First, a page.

Friday, September 30, 2016
Thursday, September 29, 2016
Wednesday, September 28, 2016
E T E L A D N A N
Still from I See Infinite Distance Between Any Point and Another. Courtesy LUX
"Poets used to walk across countries; they now sit motionless."
O the Syrian desert mounted by its young emperors in the steel
days of Rome! Its salt has melted in the Euphrates. Further north
the spring has planted miles of orchards. Frantic flowers whisper
to the wind. Birds use corridors of air within the air for their flight.
Their shadows come from the soul. It is necessary not to stay still;
the voyage is family.
Shiny red peppers! Green peppers! Women walk between
tomatoes and leeks, in a season of war; that's not unusual. It's
rather like swimming in the summer. Things move fast in a world
of silence and disruption. In the morning, pushing dreams aside,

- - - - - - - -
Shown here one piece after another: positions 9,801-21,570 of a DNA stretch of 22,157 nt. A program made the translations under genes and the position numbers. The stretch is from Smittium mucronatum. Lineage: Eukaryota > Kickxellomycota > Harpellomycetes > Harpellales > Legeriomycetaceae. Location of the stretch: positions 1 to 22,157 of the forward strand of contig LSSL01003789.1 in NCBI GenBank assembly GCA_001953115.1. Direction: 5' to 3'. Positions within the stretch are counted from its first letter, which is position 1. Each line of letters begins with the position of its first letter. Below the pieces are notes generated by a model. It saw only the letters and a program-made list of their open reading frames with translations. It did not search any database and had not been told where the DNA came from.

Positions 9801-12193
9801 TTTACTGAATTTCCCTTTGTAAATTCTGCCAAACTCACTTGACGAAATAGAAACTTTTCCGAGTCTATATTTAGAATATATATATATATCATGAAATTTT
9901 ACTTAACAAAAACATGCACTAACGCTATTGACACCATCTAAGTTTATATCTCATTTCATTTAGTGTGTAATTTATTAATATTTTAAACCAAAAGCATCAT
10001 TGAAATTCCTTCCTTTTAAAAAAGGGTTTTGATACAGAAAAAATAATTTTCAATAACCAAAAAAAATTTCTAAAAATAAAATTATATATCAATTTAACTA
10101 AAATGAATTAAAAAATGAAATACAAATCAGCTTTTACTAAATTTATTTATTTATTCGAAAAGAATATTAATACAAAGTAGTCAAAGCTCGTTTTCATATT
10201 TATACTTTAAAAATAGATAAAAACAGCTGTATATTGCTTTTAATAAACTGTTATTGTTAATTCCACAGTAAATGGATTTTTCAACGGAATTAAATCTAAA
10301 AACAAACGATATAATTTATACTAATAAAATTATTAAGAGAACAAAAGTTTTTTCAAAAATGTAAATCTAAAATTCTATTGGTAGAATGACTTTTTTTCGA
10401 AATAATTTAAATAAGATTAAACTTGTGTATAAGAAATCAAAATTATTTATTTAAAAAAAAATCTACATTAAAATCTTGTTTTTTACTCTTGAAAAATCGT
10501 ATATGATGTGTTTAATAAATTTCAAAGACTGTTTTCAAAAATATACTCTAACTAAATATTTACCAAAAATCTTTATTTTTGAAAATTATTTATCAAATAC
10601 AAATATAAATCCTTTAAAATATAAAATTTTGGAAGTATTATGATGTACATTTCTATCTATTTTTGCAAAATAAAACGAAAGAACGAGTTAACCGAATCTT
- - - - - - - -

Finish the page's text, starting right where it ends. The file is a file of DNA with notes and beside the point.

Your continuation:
it's good to take a walk down alleys linden trees, vegetable
Writing: the body's imprint on wet sand. Spring is element of
thinking; perfect tool. Poetry is a question of speed and time,
speed and time. For insomniacs, mind — while all other things are
excluded — plays games with itself. Then language, in those nights,
reveals itself as being our essential self. In dreams, we fly as fast as
we think, and we're rather happy.
When the world and the mind face each other with ultimate
intensity, they cannot cancel out. With its electrical system broken down,
the body doesn't qualify anymore for a name. One can then water
the garden with wine.
Eucalyptus doesn't grow for the shade it provides but for sheer
pleasure. Plane trees spend their nights on the county's lower
meadows. During the winter their branches burn in the
woodstoves. Silence falls gradually. Sleep becomes another form
Small towns suit the full moon. In the bars, loud music increases
the nature weariness of the customers. The season is undamaged
but there's danger in the grass. An apprehension of things to come.
That woman doesn't shoot heroin, being naturally high. Fate is
cruel and its damage irreparable.
Women enter their bed with their lover and feel their loneliness.
There's mystery to their flesh. On Saturn's moons a watery stuff